¿Qué clase de curso me recomiendan? — What kind of course do you recommend?

¿Cuál es tu asignatura favorita? — What’s your favorite subject?

¿Cuál es tu nombre? — What’s your name?

¿Cuál es tu dirección? — What’s your address?

¿Cuál es la última película que viste? — What’s the last movie you saw?

¿Cuáles son los mejores museos de la ciudad? — What are the best museums in the city?

¿Cuáles son los cursos más difíciles? — What are the most difficult courses?

¿Cuáles fueron las respuestas correctas? — What were the correct answers?

3. When? — ¿Cuándo?

Cuándo is the word we use for “when” in a question. It doesn’t change with context, so this one’s nice and simple!

Here’s an example of how to use cuándo in a sentence:

¿Cuándo quieres ir? (When do you want to go?)

Besides seeing cuándo in isolation, you’ll also often see these two phrases at the beginning of a question:

  • desde cuándo — since when
  • hasta cuándo — until when

You’d use desde cuándo to find out when something started, like since when a friend’s been living in his new home.

Use hasta cuándo to ask how long something should or will last until it’s over, like how long you had to sit in the doctor’s waiting room.

Example sentences:

¿Cuándo naciste? — When were you born?

¿Cuándo es tu cumpleaños? — When’s your birthday?

¿Cuándo llegaste a Venezuela? — When did you arrive in Venezuela?

¿Cuándo conociste a Juan? — When did you meet Juan?

¿Cuándo volverán tus padres? — When will your parents return?

¿Cuándo tendrán lista mi documentación? — When will my documentation be ready?

¿Cuándo es la pausa para el almuerzo? — When is the lunch break?

¿Cuándo volveremos a vernos? — When will we meet again?

¿Cuándo es la fiesta de cumpleaños? — When’s the birthday party?

¿Desde cuándo viven acá? — Since when have you been living here?

¿Desde cuándo tenés novia? — Since when do you have a girlfriend?

¿Hasta cuándo estarás en Barcelona? — How long will you be in Barcelona?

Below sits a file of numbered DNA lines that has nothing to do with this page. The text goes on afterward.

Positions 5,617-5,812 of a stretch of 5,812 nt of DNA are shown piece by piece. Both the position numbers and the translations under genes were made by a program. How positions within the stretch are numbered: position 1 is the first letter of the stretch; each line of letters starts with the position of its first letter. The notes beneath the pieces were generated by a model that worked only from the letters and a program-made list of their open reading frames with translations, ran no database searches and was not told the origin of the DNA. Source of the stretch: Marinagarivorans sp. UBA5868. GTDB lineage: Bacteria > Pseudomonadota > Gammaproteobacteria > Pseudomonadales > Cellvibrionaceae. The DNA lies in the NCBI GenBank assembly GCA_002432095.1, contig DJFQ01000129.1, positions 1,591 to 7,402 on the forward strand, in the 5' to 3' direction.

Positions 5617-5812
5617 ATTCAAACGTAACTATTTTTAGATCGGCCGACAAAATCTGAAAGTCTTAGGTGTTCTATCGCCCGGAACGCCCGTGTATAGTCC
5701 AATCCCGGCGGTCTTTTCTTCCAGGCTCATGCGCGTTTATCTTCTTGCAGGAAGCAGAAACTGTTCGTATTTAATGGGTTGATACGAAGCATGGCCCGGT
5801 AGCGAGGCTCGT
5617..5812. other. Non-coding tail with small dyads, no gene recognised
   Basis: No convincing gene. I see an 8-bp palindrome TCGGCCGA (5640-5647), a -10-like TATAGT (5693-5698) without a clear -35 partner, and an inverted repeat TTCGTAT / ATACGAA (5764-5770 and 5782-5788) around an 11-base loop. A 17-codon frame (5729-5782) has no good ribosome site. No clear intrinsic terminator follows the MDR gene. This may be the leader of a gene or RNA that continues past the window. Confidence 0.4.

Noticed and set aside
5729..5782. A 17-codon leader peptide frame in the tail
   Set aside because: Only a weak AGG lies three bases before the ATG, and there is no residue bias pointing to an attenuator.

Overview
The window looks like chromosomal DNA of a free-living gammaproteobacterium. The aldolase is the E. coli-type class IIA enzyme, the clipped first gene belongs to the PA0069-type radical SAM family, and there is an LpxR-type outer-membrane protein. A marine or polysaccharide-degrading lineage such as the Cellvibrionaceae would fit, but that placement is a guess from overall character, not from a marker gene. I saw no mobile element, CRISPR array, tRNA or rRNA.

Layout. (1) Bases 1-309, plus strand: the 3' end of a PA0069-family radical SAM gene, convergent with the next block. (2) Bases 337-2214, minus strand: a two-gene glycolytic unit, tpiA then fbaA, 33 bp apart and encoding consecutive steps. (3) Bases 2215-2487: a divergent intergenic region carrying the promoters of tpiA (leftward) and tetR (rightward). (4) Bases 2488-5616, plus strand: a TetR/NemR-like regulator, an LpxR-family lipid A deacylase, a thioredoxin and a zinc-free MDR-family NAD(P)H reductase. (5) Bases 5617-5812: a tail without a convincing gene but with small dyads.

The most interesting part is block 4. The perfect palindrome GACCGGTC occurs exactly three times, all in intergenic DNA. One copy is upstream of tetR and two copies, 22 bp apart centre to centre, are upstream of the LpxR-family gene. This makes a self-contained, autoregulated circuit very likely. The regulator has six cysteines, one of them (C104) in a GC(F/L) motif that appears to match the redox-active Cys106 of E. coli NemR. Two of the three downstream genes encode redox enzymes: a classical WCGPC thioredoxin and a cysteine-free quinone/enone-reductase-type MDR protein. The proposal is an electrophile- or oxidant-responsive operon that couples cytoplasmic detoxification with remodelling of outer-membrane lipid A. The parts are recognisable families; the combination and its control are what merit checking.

¿Hasta cuándo debo esperar? — How long should I wait?

¿Sabés cuándo es el examen de español? — Do you know when the Spanish exam is?

¿Saben cuándo comienza el guateque? — Do you know when the party begins?

4. Where? — ¿Dónde?

Dónde is the word we use most commonly for “where.” It’s used to generally inquire about the location of things, people, events, etc.

Dónde is often followed by a form of “to be,” as in “Where is…?” This means you’ll need to choose between ser and estar.

Use dónde está to inquire about the location of something or someone, but use dónde es to ask for the location of an event. For instance, you’d use dónde está to ask where the park is, but dónde es to ask where in the park the birthday party is being held.

Next, we have, adónde / a dónde which means “to where.” (Both spellings are correct!)

¿Adónde / a dónde fuiste? (To where did you go?)

Lastly, we have de dónde, which means “from where.”

¿De dónde eres? (Where are you from? Literally: “From where are you?”)

Example sentences:

¿Dónde está la biblioteca? — Where’s the library?

¿Dónde está el baño? — Where’s the bathroom?

¿Dónde están mis libros de español? — Where are my Spanish books?

¿Dónde es el examen de gramática? — Where’s the grammar test?

¿Dónde está el perro de Amanda? — Where’s Amanda’s dog?

¿Dónde compraste esa camisa? — Where did you buy that shirt?

¿Dónde se encuentra Jalisco? — Where’s Jalisco located?

¿Sabés dónde está el banco más cercano? — Do you know where the nearest bank is?

¿Sabe dónde está la sala 115? — Do you know where room 115 is?

¿Adónde se dirigen a esta hora? — Where are you going at this hour?

¿Adónde fueron ayer en la noche? — Where did you go last night?

¿Adónde iremos el fin de semana? — Where will we go on the weekend?